Family businesses: one model, three circles, seven territories

Family businesses: one model, three circles, seven territories
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Family businesses: one model, three circles, seven territories

When we think of family businesses, the diagram that naturally comes to mind is that of two circles: the family and the business. The interaction between these two systems creates a particular dynamic that makes a family business unique. This is both a strength (involvement of the manager, long-term vision, etc.) and a weakness (risk of tensions between family members or within the company affecting relations between individuals).

This two-circle model had its limitations, however, because it did not take into account the dimension of share ownership. This led to the emergence of the three-circle model at the end of the 70s, which added the shareholder circle to that of the company and the family.

The seven territories. It is by creating overlaps that the system takes on its full meaning. The overlap between the three circles forms seven distinct zones (or territories) which allow us to appreciate the different points of view of family members, shareholders and company employees, which can be summarised as follows:

  1. The non-active family member has ambivalent feelings towards the company. This may be the manager’s wife or another family member. Both the company’s survival and family harmony are important to them. How do you strike a balance between family life and the prosperity of the business?
  2. The concerns of the external shareholder (the investor) are financial. What will my return be? Am I getting enough information? How will I get out of my investment?
  3. The non-family employee, who may occupy any type of position in the company, is mainly concerned about job security and career development. Is there a risk that nepotism will limit my opportunities for advancement? Will my merits be rewarded?
  4. The non-active family shareholder, who can be described as a “patient” holder of capital, shares the concerns of groups 1 and 2.
  5. The active external shareholder, such as an executive who has obtained shares as a reward for his merits, is concerned about the company’s prosperity while sharing the questions asked by group 2.
  6. The family member who works in the company without owning shares is also concerned about his or her career while taking an interest in the family arrangement. They may also aspire to become shareholders.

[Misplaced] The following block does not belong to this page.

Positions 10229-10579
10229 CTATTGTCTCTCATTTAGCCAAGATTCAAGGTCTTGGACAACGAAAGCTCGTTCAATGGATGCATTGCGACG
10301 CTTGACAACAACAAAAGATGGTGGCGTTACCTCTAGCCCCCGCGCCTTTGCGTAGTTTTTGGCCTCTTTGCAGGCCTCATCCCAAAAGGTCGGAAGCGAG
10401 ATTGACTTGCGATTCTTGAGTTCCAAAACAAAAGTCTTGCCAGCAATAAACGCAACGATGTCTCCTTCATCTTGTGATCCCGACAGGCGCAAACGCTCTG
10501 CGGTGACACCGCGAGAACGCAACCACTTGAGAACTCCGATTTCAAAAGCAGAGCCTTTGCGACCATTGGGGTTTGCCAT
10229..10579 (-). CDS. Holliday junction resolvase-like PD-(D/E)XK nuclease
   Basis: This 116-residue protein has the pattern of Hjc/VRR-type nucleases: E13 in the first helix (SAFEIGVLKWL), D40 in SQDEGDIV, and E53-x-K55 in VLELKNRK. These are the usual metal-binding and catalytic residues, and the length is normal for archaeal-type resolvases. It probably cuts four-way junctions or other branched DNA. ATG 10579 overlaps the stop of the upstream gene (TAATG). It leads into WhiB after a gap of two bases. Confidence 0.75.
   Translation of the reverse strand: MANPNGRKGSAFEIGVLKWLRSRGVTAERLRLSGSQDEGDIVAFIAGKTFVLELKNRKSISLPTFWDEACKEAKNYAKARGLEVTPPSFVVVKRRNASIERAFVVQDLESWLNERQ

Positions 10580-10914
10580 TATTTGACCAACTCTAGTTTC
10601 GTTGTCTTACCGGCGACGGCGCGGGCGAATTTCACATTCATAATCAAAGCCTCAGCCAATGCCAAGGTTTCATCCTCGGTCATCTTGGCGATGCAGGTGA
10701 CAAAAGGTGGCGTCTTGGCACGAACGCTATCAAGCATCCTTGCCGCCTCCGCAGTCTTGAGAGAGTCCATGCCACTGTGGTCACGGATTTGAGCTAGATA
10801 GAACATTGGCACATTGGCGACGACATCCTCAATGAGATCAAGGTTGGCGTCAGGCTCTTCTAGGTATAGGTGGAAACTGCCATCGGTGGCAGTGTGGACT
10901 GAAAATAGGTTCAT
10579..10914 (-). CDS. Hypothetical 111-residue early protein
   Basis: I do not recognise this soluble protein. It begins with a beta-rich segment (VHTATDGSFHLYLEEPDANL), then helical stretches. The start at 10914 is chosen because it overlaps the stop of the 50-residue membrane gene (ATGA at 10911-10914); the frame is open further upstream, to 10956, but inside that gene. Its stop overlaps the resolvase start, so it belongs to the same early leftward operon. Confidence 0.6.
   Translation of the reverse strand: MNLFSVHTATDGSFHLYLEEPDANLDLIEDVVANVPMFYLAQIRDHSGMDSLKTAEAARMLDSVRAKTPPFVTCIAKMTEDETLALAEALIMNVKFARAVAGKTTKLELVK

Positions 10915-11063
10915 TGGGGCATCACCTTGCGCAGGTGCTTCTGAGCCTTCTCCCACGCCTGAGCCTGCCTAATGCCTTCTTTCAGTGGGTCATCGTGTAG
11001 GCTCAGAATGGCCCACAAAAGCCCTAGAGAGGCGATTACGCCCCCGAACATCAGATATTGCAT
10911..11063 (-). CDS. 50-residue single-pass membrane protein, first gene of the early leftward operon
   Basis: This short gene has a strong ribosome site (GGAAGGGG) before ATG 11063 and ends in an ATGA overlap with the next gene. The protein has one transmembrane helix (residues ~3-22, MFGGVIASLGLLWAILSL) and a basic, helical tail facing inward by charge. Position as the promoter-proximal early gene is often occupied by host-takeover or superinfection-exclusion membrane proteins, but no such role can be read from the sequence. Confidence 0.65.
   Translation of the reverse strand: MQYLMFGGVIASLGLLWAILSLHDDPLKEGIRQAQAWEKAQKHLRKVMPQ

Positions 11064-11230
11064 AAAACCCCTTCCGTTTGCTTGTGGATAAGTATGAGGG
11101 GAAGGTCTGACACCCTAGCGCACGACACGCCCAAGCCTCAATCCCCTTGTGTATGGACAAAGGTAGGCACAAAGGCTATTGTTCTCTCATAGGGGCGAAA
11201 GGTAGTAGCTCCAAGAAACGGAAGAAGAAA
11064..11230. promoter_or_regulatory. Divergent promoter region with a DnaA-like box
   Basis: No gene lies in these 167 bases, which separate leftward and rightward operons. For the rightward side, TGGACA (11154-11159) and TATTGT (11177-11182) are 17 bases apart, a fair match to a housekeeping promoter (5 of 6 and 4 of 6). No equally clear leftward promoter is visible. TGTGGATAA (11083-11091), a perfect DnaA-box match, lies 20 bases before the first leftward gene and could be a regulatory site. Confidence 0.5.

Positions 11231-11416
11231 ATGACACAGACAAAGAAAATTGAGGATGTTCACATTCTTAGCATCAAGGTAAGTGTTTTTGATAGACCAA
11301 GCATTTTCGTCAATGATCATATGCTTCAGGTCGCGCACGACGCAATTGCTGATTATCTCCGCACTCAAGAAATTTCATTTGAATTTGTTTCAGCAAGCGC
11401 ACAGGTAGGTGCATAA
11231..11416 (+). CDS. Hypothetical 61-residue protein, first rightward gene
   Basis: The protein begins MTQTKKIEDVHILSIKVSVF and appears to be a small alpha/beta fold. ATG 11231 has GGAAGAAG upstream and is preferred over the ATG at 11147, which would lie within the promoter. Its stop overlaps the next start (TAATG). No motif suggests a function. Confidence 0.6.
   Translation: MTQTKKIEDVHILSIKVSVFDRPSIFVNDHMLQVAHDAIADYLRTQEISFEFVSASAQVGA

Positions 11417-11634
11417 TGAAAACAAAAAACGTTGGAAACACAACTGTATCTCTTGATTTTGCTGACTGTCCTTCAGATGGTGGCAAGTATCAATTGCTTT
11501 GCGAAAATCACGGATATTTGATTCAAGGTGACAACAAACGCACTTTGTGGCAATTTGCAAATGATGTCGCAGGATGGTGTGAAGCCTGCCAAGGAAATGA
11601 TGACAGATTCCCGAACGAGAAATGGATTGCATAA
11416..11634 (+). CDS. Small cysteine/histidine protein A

7. The active family shareholder – often the director, but sometimes other people too – represents the interests of all the groups. As they wear many hats, they have to take account of the expectations of all three circles, while taking care not to exhaust themselves.

The circles are dynamic. These three circles are not static. A person can change territory over time. For example, a child may become a shareholder by inheritance and become active (or not) in the company. And the shareholder-manager, when he finishes his career, may become a non-active shareholder or withdraw from shareholding altogether. The size of the circles may also change over time. Certain circles may become more important, e.g. if the family grows and the company can no longer provide work for everyone, or conversely if the company becomes very large and few family members are involved.

This model has proved its worth. Since it was published over 40 years ago, the three-circle model has become a benchmark. Widely taught in business schools, it is appreciated for its simplicity, while at the same time making it possible to conceptualise a large number of situations. The neutrality of the model helps to defuse tensions in family businesses because everyone can recognise and understand the interests of the other stakeholders, which are also legitimate. What’s more, it’s fascinating to note that you can almost predict how a person will behave simply by belonging to one of the territories.

(*) The three-circle model of the family business was developed by Renato Tagiuri and John Davis at Harvard Business School from 1978 onwards. For more information, visit www.johndavis.com

Tanguy della Faille

Managing Partner, FB Transmission

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